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Low-energy density and high fiber intake are dietary concerns in female endurance athletes.

Melin, Anna LU ; Tornberg, Åsa LU ; Skouby, S; Møller, S S; Faber, J; Sundgot-Borgen, J and Sjödin, A (2015) In Scandinavian Journal of Medicine & Science in Sports 26(9). p.1060-1071
Abstract
Low or reduced energy availability (LEA) is linked to functional hypothalamic oligomenorrhea/amenorrhea (FHA), which is frequently reported in weight-sensitive sports. This makes LEA a major nutritional concern for female athletes. The aim of this study was to describe dietary characteristics of athletes with LEA and/or FHA. Endurance athletes (n = 45) were recruited from national teams and competitive clubs. Protocols included gynecological examination, body composition, eating disorder evaluation, and 7-day dietary intake and EA assessment. Athletes with disordered eating behavior/eating disorders (n = 11), menstrual dysfunction other than FHA (n = 5), and low dietary record validity (n = 4) were excluded. Remaining subjects (n = 25)... (More)
Low or reduced energy availability (LEA) is linked to functional hypothalamic oligomenorrhea/amenorrhea (FHA), which is frequently reported in weight-sensitive sports. This makes LEA a major nutritional concern for female athletes. The aim of this study was to describe dietary characteristics of athletes with LEA and/or FHA. Endurance athletes (n = 45) were recruited from national teams and competitive clubs. Protocols included gynecological examination, body composition, eating disorder evaluation, and 7-day dietary intake and EA assessment. Athletes with disordered eating behavior/eating disorders (n = 11), menstrual dysfunction other than FHA (n = 5), and low dietary record validity (n = 4) were excluded. Remaining subjects (n = 25) were characterized by EA [optimal: ≥ 45 kcal (188 kJ)/kg fat-free mass (FFM)/day (n = 11), LEA: < 45 kcal (188 kJ)/kg FFM/day (n = 14)] and reproductive function [eumenorrhea (EUM; n = 10), FHA (n = 15)]. There was no difference in EA between FHA and EUM subjects. However, FHA and LEA subjects shared the same dietary characteristics of lower energy density (ED) [(P = 0.012; P = 0.020), respectively], and fat content [(P = 0.047; P = 0.027), respectively]. Furthermore, FHA subjects had a lower intake of carbohydrate-rich foods (P = 0.019), higher fiber content (P < 0.001), and drive for thinness score (P = 0.003). Conclusively, low ED together with high fiber content may constitute targets for dietary intervention in order to prevent and treat LEA and FHA in female athletes. (Less)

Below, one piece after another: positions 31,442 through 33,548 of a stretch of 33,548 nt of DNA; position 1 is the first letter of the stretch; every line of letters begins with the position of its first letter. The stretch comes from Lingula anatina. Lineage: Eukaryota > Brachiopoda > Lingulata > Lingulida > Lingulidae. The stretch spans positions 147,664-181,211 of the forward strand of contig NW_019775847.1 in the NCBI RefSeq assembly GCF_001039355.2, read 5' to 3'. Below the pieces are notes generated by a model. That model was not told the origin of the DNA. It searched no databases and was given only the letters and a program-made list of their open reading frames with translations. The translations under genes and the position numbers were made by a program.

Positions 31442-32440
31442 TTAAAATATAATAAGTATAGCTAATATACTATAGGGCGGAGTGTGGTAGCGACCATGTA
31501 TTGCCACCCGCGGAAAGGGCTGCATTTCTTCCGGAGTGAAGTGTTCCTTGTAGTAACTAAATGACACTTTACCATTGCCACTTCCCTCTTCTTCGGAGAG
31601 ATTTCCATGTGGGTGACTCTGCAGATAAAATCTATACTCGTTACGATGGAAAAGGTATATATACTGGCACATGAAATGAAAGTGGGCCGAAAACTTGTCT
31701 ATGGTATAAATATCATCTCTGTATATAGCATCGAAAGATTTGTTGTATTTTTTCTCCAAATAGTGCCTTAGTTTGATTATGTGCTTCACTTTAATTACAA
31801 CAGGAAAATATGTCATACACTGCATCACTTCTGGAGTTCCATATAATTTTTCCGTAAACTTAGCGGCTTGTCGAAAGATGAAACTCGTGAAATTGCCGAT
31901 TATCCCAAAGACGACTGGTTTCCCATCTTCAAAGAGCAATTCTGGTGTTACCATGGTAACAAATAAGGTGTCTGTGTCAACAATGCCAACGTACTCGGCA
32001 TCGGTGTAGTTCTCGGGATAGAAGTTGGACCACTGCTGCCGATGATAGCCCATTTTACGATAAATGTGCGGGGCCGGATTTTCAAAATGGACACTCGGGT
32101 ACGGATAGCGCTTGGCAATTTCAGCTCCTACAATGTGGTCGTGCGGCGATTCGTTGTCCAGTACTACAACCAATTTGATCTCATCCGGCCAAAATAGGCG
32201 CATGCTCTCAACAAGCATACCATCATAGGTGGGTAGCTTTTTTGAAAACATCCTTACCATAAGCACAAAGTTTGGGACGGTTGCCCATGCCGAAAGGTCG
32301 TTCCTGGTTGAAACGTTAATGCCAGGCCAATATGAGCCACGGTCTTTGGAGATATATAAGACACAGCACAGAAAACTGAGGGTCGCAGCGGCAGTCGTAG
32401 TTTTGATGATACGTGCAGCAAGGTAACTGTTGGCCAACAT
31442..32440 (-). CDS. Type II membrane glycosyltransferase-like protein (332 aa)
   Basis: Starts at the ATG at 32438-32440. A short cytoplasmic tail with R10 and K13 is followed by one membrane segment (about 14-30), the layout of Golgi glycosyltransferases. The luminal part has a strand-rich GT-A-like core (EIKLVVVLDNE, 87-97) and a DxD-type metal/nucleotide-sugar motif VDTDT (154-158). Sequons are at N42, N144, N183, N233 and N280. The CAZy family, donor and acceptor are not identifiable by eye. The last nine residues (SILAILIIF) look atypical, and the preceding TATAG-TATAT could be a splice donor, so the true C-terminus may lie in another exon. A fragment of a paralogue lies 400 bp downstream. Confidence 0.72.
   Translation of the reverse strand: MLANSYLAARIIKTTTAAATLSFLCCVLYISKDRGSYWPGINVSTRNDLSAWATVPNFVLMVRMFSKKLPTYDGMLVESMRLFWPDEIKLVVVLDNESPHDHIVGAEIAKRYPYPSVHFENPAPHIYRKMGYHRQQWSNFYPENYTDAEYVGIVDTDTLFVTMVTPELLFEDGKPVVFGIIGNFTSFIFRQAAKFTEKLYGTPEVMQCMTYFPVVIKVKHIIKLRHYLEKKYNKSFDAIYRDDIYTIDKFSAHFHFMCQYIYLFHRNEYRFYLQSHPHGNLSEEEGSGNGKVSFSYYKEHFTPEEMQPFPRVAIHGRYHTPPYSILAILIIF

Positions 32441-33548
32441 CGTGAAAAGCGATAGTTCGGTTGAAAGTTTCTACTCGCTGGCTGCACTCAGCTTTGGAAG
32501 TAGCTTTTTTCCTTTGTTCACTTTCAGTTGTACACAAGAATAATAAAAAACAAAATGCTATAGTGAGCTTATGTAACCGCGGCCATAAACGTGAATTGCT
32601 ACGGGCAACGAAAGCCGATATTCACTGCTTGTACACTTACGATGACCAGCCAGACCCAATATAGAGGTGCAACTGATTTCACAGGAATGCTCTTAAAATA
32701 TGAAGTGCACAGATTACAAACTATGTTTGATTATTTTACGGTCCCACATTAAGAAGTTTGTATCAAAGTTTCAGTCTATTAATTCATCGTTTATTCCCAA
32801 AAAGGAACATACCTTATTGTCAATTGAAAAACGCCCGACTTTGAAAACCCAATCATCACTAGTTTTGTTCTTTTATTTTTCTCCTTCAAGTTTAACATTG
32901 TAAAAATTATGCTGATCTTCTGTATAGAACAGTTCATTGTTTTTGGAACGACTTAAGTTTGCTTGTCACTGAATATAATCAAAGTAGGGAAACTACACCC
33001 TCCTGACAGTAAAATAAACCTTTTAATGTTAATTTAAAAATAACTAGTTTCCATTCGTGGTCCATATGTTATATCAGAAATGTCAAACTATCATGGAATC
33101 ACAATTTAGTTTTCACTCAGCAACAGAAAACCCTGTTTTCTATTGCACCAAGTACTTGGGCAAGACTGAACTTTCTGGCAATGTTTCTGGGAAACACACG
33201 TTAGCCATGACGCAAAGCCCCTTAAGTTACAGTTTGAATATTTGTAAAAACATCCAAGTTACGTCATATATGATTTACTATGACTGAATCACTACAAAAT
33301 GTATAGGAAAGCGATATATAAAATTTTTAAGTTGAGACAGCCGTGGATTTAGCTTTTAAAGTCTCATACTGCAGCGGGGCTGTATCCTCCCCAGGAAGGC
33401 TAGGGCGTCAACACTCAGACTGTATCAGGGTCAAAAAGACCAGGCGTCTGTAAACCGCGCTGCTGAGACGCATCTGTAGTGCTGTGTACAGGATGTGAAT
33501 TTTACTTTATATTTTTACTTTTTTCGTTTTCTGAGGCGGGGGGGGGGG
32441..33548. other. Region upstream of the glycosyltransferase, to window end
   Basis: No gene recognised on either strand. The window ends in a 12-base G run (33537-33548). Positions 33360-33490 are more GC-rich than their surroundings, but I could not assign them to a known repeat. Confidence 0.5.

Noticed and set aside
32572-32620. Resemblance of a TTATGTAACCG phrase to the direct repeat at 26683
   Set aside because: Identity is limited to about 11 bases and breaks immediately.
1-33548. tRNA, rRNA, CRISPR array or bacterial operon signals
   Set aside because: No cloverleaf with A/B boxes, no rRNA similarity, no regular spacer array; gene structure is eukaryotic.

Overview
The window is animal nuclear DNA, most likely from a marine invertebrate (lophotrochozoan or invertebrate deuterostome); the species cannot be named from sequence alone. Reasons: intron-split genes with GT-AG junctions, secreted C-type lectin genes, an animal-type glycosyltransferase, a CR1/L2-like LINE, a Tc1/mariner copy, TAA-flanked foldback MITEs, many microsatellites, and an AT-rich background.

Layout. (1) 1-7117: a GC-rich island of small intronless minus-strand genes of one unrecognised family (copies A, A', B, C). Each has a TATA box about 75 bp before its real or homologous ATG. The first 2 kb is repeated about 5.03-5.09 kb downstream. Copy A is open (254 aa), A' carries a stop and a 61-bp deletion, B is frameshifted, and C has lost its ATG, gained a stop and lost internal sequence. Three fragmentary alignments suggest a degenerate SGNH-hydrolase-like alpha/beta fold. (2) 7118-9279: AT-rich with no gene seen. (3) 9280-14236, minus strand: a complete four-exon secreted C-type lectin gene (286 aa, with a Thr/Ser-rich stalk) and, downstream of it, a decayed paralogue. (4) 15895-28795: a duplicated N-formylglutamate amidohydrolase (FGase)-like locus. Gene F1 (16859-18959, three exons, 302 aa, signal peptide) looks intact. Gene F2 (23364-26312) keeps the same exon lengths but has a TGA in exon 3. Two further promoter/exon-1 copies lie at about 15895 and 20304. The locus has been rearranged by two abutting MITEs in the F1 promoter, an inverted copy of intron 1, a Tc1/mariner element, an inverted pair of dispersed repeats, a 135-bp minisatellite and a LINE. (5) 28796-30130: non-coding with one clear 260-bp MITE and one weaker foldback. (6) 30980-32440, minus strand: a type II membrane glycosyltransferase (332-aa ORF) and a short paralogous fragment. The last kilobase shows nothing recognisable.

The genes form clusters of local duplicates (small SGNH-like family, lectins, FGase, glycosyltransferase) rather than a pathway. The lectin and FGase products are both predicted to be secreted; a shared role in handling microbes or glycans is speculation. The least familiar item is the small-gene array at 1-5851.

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author
organization
publishing date
type
Contribution to journal
publication status
published
subject
in
Scandinavian Journal of Medicine & Science in Sports
volume
26
issue
9
pages
1060 - 1071
publisher
Wiley-Blackwell
external identifiers
  • PMID:26148242
  • Scopus:84935138072
ISSN
1600-0838
DOI
10.1111/sms.12516
language
English
LU publication?
yes
id
7356694a-8c70-455c-a05c-58620aba0d7f (old id 7750319)
alternative location
http://www.ncbi.nlm.nih.gov/pubmed/26148242?dopt=Abstract
date added to LUP
2015-08-06 23:42:59
date last changed
2016-11-14 12:48:11
@misc{7356694a-8c70-455c-a05c-58620aba0d7f,
  abstract     = {Low or reduced energy availability (LEA) is linked to functional hypothalamic oligomenorrhea/amenorrhea (FHA), which is frequently reported in weight-sensitive sports. This makes LEA a major nutritional concern for female athletes. The aim of this study was to describe dietary characteristics of athletes with LEA and/or FHA. Endurance athletes (n = 45) were recruited from national teams and competitive clubs. Protocols included gynecological examination, body composition, eating disorder evaluation, and 7-day dietary intake and EA assessment. Athletes with disordered eating behavior/eating disorders (n = 11), menstrual dysfunction other than FHA (n = 5), and low dietary record validity (n = 4) were excluded. Remaining subjects (n = 25) were characterized by EA [optimal: ≥ 45 kcal (188 kJ)/kg fat-free mass (FFM)/day (n = 11), LEA: &lt; 45 kcal (188 kJ)/kg FFM/day (n = 14)] and reproductive function [eumenorrhea (EUM; n = 10), FHA (n = 15)]. There was no difference in EA between FHA and EUM subjects. However, FHA and LEA subjects shared the same dietary characteristics of lower energy density (ED) [(P = 0.012; P = 0.020), respectively], and fat content [(P = 0.047; P = 0.027), respectively]. Furthermore, FHA subjects had a lower intake of carbohydrate-rich foods (P = 0.019), higher fiber content (P &lt; 0.001), and drive for thinness score (P = 0.003). Conclusively, low ED together with high fiber content may constitute targets for dietary intervention in order to prevent and treat LEA and FHA in female athletes.},
  author       = {Melin, Anna and Tornberg, Åsa and Skouby, S and Møller, S S and Faber, J and Sundgot-Borgen, J and Sjödin, A},
  issn         = {1600-0838},
  language     = {eng},
  month        = {07},
  number       = {9},
  pages        = {1060--1071},
  publisher    = {ARRAY(0x91fdb00)},
  series       = {Scandinavian Journal of Medicine & Science in Sports},
  title        = {Low-energy density and high fiber intake are dietary concerns in female endurance athletes.},
  url          = {http://dx.doi.org/10.1111/sms.12516},
  volume       = {26},
  year         = {2015},
}